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husband/wife employees a good idea? thoughts please.


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My lead tech has been with me 5 years, he is a valuable employee. I'm looking to hire a full time service advisor, and he suggested his wife. She is super nice and has retail customer service experience so she can definitely be taught the job. She makes little at her job which is why she's looking for a better job. I worry about the dynamics of it all. I'm afraid if either one needs to go I'll lose both my employees. On the other hand, they can probably work together better than 2 strangers could. I'm not overly concerned with theft issues, they are both trustworthy. What do you think? Good idea or fuggetaboutit?

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It would be a quick and painless way to hire someone for the position but you're hesitant for all the right reasons. For me it would be too risky. The only way it would be worth a try is if this couple were someone you were looking to sell your business to in the near future.

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i have a brother team going here, one is my service manager and the other is a tech. Dont really have too many problems but the tech gets ballsy sometimes. I even wrote him up recently for some things, but, the SM has been here 13 years and the tech 8 years, so i guess this scenario is working.

 

Basically it depends on the two you consider, if they have a good marriage then they probably will work out great. If you have other techs it maybe awkward when it comes to dispatching, the whole favoritism thing will be brought up. So you will have to do a little extra work in figuring out that side of it if she will be dispatching work or even if she is in charge when others are out for personal stuff.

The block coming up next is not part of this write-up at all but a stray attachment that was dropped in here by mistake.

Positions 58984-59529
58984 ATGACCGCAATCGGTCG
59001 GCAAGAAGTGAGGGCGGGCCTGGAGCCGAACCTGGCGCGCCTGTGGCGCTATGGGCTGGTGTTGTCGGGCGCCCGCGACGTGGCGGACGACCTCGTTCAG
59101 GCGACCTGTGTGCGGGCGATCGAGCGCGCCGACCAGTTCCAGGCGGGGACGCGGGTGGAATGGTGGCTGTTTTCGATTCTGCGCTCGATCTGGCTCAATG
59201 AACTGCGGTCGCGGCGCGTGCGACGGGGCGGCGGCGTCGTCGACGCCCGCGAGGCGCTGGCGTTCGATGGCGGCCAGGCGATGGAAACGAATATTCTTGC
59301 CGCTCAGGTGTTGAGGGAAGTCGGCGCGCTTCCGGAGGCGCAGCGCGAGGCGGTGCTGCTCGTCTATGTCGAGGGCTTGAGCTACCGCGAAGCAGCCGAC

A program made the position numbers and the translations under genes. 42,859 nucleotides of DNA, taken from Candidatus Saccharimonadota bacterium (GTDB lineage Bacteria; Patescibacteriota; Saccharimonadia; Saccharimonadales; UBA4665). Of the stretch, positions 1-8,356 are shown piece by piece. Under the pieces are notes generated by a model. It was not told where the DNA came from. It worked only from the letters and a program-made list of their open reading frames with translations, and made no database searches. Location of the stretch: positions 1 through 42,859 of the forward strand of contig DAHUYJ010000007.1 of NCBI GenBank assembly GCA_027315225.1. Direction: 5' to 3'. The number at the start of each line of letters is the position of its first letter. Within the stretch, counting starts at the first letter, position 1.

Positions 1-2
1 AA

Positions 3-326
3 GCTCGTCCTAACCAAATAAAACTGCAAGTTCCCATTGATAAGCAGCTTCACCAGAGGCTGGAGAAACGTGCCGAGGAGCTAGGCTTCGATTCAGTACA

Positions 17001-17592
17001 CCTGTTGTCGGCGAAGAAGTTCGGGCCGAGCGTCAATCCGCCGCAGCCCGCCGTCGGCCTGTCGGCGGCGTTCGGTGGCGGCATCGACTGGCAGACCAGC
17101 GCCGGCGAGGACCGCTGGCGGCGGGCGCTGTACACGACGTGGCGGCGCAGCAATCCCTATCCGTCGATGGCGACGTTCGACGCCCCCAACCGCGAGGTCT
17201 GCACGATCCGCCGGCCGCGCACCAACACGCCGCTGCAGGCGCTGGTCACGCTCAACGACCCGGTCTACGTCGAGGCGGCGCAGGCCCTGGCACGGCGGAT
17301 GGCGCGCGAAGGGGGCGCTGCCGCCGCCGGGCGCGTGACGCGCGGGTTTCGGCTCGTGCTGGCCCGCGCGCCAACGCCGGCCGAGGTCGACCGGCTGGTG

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Family is one thing but this situation is another. Don't do it. Kids are sick at home, one or both may not come in. They have a fight

at home then the business will suffer for it. The worst scenario is the conspire to steal from you.

 

Please don't do it.

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When the marriage is going good, it will work. When the marriage is not going good, it won't work. My husband is the owner of our shop, and I am the office manager. It takes a very "special" marriage to be able to work together. It is especially difficult for most people to leave personal issues to home. Personally, I wouldn't have a married couple work for us. The other problem I see is, if they go on vacation, kids activities, serious illness, etc, you are out 2 people at the same time.

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Thomas Jefferson advised us to "avoid entangling alliances." When the time comes to let somebody go, I don't want to worry about whether it's going to destroy my working relationship with their spouse or their brother or their Dad. Keep it simple and professional.

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Thomas Jefferson advised us to "avoid entangling alliances." When the time comes to let somebody go, I don't want to worry about whether it's going to destroy my working relationship with their spouse or their brother or their Dad. Keep it simple and professional.

Absolutely. Thanks for the history lesson.

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      It always amazes me when I hear about a technician who quits one repair shop to go work at another shop for less money. I know you have heard of this too, and you’ve probably asked yourself, “Can this be true? And Why?” The answer rests within the culture of the company. More specifically, the boss, manager, or a toxic work environment literally pushed the technician out the door.
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      Shop owners: Focus more on employee retention than acquisition. This is not to say that you should not be constantly recruiting. You should. What it does means is that once you hire someone, your job isn’t over, that’s when it begins. Get to know your technicians. Build strong relationships. Have frequent one-on-ones. Engage in meaningful conversation. Find what truly motivates your technicians. You may be surprised that while money is a motivator, it’s usually not the prime motivator.
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